1. Windsor Castle
2. Princess Royal
A Second Rate 98 Gun vessel- Fought at Battle of the Chesapeake (1781), Battle of St. Kitts (1782), Battle of the Saintes (1782), Battle of the Mona Passage (1782), Glorious First of June (1794), Battle of Groix (1795), Battle of Cape St. Vincent (1797), Battle of Cape Finisterre (1805)
A Second Rate 98 Gun vessel- Fought at Battle of Trafalgar (1805)
A Second Rate 98 Gun vessel- Battle of Cape Finisterre (1805)
Duke Class 98 Gun vessel- Fought at Battle of San Domingo (1806)
Third Rate 74 Gun vessel (later served as a prison ship)
Third Rate 74 Gun vessel- Fought at Battle of Trafalgar (1805)
A Third Rate 80 Gun former French Vessel- originally the Deux Frère- Fought at Glorious First of June (1794- as the Juste on the French side)
Third Rate 74 Gun vessel- Fought at Battle of the Nile (1798)
Fifth Rate 36 Gun vessel- Fought at Action of 10 November 1808 (1808)
Fifth Rate 42 Gun former French vessel- Fought at the Battle of Tory Island (1798)
19. A Victualler
This remarkable map offers us the origins of Bere Island’s position as a major naval centre, and captures a moment in time when some of the greatest naval ships in the World were anchored in Berehaven. The island would become a key focus of naval activity from this point onwards, a position it still enjoys to this day.
(A copy of the map can be seen at the Bere Island Heritage Centre)
Posted by Damian Shiels on October 27, 2012
We are delighted to announce that we have finalised the schedule for the 2012 fieldwork, which will take place between 27 July and 11 August. We have set up a dedicated page on this site to illustrate the programme, which you can find here. Rubicon will be setting up an operations tent at Ardagh Martello Tower at the commencement of the survey, where training will be available for those volunteers who are joining us. From there we will be working our way through the surveys of the different Napoleonic-era sites. If you are from the island and interested in volunteering for any of the days of the project please contact us at email@example.com. Hope to see you there!
Posted by Damian Shiels on July 17, 2012
As the date of our survey on the Napoleonic-era defences of Bere Island nears, we are busy in the Rubicon offices preparing mapping for each of the sites. One of our key tools in this is the use of GIS, which is short for Geographical Information Systems.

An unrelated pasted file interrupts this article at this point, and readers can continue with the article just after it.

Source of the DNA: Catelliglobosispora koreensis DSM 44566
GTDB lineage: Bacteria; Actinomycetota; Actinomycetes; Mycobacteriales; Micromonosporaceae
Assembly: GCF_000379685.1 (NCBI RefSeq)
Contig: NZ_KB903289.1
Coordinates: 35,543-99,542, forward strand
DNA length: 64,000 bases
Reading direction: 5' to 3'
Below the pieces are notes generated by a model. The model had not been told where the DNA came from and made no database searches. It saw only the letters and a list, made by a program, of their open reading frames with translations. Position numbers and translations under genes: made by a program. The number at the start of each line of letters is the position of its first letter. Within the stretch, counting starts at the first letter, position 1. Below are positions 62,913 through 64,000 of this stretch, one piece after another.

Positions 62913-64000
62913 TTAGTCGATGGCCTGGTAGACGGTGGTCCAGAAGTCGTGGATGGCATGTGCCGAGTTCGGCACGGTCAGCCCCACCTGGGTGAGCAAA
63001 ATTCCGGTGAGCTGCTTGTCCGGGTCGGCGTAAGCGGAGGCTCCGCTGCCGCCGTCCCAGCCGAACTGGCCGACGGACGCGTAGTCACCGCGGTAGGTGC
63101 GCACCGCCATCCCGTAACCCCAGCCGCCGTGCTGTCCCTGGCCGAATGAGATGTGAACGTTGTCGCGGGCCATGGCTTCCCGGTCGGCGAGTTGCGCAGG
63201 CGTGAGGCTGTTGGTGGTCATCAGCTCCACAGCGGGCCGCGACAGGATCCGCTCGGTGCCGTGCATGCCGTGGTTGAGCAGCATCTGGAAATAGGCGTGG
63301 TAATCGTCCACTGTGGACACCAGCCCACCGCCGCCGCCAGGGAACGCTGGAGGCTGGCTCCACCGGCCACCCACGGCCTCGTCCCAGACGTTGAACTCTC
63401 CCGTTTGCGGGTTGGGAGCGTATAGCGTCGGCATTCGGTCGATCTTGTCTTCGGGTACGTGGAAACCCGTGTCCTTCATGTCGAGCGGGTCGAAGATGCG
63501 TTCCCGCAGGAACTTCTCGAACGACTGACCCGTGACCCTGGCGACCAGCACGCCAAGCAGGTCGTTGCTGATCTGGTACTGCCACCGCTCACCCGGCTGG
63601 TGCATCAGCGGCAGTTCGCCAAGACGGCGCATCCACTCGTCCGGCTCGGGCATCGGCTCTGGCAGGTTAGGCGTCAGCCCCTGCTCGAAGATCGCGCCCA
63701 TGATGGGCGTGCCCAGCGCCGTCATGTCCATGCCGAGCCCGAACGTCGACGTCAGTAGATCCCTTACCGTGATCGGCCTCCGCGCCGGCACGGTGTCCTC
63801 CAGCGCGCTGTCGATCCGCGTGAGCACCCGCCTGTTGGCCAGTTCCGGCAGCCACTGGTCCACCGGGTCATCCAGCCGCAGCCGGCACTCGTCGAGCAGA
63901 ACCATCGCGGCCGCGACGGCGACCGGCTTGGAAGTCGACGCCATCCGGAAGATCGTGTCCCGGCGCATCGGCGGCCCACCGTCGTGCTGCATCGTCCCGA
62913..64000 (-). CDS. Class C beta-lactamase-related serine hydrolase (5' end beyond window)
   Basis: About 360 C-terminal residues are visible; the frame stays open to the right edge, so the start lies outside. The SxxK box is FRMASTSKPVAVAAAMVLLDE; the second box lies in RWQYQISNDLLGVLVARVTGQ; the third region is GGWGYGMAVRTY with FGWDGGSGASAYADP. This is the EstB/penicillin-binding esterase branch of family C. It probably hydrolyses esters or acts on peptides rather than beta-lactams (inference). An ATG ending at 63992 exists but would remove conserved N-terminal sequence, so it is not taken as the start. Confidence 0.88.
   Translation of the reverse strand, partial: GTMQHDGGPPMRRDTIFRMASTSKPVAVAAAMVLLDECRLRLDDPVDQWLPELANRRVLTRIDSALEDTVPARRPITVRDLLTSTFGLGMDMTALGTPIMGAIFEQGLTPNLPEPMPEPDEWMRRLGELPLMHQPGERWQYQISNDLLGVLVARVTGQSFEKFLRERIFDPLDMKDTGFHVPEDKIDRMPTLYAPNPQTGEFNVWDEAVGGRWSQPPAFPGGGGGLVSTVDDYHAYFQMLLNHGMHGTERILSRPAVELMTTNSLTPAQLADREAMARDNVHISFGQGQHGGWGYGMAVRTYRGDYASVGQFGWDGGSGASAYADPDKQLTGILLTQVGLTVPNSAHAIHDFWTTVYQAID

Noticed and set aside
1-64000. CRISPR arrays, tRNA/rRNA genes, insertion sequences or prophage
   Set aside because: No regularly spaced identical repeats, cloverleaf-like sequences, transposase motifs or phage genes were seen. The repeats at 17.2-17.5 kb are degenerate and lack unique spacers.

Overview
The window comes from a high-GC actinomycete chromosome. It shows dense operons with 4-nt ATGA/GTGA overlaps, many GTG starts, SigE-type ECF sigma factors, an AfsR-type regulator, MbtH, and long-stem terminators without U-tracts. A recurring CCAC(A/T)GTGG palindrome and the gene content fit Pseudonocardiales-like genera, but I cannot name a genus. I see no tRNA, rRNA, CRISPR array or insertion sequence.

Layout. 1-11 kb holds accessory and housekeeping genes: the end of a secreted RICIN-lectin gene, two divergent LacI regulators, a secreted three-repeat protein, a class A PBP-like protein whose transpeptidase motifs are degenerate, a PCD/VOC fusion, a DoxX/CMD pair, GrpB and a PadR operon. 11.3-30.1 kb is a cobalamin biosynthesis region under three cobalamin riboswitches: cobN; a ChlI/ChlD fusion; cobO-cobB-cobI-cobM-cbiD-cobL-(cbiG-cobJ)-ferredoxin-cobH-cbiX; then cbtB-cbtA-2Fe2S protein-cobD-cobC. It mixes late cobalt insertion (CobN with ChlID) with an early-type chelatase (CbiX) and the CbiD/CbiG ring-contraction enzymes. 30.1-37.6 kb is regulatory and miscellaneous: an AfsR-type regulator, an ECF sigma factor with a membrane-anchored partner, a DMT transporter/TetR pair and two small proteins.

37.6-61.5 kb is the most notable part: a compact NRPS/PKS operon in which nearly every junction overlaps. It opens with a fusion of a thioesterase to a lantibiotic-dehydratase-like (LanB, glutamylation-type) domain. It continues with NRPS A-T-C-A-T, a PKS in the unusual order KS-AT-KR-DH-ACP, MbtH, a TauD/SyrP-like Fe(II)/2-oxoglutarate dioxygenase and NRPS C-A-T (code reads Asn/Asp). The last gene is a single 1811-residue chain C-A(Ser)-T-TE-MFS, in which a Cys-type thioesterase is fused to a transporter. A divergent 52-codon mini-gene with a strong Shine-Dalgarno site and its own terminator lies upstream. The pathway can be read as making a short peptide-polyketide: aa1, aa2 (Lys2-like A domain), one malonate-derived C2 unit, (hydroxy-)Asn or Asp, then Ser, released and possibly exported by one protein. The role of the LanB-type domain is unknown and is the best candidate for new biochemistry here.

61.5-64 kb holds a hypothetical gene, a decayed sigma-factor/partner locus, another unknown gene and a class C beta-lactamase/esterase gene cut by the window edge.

GIS is a key part of our survey, as it will allow us to quickly and accurately identify where the early 19th century defences stood. Using this computer software, we overlay the 19th century mapping on 21st century maps for each of the sites. This allows us to geographically locate each of the original elements of the site with pinpoint accuracy. We then upload outlines drawn from the old maps into our GPS (Global Positioning System) survey equipment which in the field can virtually ‘show us’ where everything was, according to the 1830s mapping. When we travel to a position such as the Ardagh Gun Battery, our GPS Rover allows us to mark out where the original limits of the building were 170 years ago, and even where field boundaries and ordnance stones were placed.
Using GIS combined with GPS in this way allows us to understand how a site has changed since the 1830s ( is the field boundary still there? have the ordnance stones moved? does the military road still exist?), if a site has been destroyed we can see where on the ground it once stood and if there are any traces remaining (such as at Martello Tower No. 1, which was later replaced by the Lonehort Battery), examine how accurate the original mapping was (are there additional features not shown on the old mapping that are visible, such as the Ardagh Battery gun positions?) and locate areas of the site that may now be obscured (e.g. overgrown with bushes or gorse). This is a major component of our survey methodology, and something volunteers will become familiar with over the course of the two weeks in the field. Excitement is building as the survey dates approach!
Posted by Damian Shiels on July 12, 2012